Thursday, December 2, 2010

rear suspension

The choice of which rear suspension to get was relatively easy as one of the main targets of this project was to improve the handling of the car - along with better brakes, better steering and a BIGGER engine. I knew I wanted to lower and stiffen the rear suspension, and, after consulting several of the guys in BAMA, and doing my own research, I decided to replace the stock 4-leaf standard eye suspension with a set of 4.5-leaf mid eye springs. This should lower the car about an inch from the stock height. I'll be lowering the front by at least the same amount in due course.

First up was a refurb of the axle mounting plates. I could have bought replacements, but my approach on this project has been to reuse as many of the original parts as possible. Bearing in mind the rusted up condition of the plates, and how much of them will be seen when the rear suspension is assembled, I decided this would be another opportunity to use the POR-15 I talked about here.

The rusted mounting plates as they came off the car

The first step was to give the mounting plates a good going over with Metal Ready, which I plastered on with an old paint brush, and then neutralized/rinsed off with cold water. I then dried the plates first with compressed air and then with a heat gun to make sure they were really dry. I actually carried out this process twice because there didn't seem to be much difference in the color of the metal after the first application. Second time around there was a noticeably grayer/bluer hue as shown below.

The plates took on a grayish/blue hue after rust treatment

With the plates very, very dry it was straightforward to apply the POR-15 with a small foam brush as I did before...

...and then hang the parts up to dry. I waited about three hours until the first coat was touch dry and then applied a second coat, which I left to cure.

After several days the surface was hard with a glossy texture that was a perfect match for the rear end housing and brake backing plates I painted previously.

So, now it was time to purchase the chosen rear suspension...but where to buy it from? If you read my rant about Mustangs Plus from a couple of months ago, then you're probably expecting me to have placed my order somewhere else - and I did really try to do that. But then I started looking at prices and the cost of shipping. Let's face it, a pair of leaf springs weighs a lot, and shipping across the country is not cheap. Ultimately I decided to give MP another try, and here's why:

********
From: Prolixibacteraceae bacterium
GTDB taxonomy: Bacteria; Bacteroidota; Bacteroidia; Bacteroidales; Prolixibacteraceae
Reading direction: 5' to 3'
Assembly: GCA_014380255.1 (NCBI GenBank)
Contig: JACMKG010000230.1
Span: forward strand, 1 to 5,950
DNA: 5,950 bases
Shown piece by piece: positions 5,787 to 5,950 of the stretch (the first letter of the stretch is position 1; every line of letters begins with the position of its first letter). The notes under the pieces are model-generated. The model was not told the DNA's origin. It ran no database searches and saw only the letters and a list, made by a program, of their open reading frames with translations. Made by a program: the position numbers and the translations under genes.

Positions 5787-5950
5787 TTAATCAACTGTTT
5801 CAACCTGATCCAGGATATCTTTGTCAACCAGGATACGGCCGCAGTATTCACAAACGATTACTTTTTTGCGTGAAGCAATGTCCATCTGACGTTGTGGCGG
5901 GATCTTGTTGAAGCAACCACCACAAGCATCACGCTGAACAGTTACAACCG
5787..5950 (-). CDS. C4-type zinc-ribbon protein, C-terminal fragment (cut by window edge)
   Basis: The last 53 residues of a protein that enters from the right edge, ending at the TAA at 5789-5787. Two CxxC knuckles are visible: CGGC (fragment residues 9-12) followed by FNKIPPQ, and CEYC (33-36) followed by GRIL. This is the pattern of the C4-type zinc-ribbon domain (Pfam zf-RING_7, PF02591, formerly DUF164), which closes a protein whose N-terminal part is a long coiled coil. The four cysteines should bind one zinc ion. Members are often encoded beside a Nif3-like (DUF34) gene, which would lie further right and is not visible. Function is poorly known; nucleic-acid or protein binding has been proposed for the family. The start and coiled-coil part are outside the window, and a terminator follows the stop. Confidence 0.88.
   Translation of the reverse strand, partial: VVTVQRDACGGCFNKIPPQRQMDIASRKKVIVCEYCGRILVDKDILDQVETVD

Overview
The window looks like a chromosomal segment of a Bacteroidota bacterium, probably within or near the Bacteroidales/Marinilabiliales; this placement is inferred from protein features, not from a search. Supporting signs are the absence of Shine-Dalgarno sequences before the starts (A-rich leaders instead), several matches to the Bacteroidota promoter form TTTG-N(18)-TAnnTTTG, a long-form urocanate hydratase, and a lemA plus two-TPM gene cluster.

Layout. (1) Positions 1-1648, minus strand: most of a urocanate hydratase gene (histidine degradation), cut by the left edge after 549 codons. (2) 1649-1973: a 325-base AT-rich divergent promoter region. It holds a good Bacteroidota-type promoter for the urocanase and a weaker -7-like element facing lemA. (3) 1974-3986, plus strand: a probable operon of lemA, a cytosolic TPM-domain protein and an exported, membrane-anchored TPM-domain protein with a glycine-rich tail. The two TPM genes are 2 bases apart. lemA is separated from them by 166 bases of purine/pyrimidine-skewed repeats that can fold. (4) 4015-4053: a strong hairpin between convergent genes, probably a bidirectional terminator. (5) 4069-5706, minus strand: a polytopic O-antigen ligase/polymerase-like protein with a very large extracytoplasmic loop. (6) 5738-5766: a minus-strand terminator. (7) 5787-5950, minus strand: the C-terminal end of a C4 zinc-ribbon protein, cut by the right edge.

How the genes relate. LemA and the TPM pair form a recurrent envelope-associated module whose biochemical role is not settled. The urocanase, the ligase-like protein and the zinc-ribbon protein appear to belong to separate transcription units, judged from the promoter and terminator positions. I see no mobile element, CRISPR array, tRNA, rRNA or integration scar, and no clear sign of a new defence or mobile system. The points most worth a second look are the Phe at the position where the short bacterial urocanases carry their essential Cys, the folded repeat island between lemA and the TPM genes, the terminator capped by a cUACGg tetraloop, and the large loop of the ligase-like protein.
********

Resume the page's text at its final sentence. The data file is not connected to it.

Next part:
• They have easily the best price on the springs I wanted.
  • Their suspension kit includes the rubber eye bushings, u-bolts, a shackle kit and all the hardware you need to fit the springs (I was only too happy to toss my original rusty hardware in the trash!).
  • MP is close enough to my house that I can drive out there and save on shipping...and check all the parts are correct before coming home.
  • At the same time I could pick up a pair of sub-frame connectors - another very expensive item when it comes to shipping.
The only negative to all this was finding the time to make the trip out to Stockton. I struggled to find an opportunity for a couple of weeks, but then my birthday ticked round and I gave myself the morning off from real life to make the journey. As it turned out it was a beautiful day for a drive.

Returning from Stockton in perfect driving weather

Attaching the suspension was really just the reverse of taking the old one off. I started by bolting the front spring eyes onto the brackets in front of the wheel wells. I tightened the locking nuts to a moderate level but didn't crank them down all the way just yet.

The new mid-eye suspension looked really sleek next to the rusty old stock springs which are still cluttering up my garage. What does one do with a pair of unwanted leaf springs? It's not like I can sell them!

Want to buy some used leaf springs? Yours for $1.00!!

I positioned the mounting plates, U-bolts and the correct size socket ready for attachment to the rear axle.

U-bolts at the ready - socket just out of shot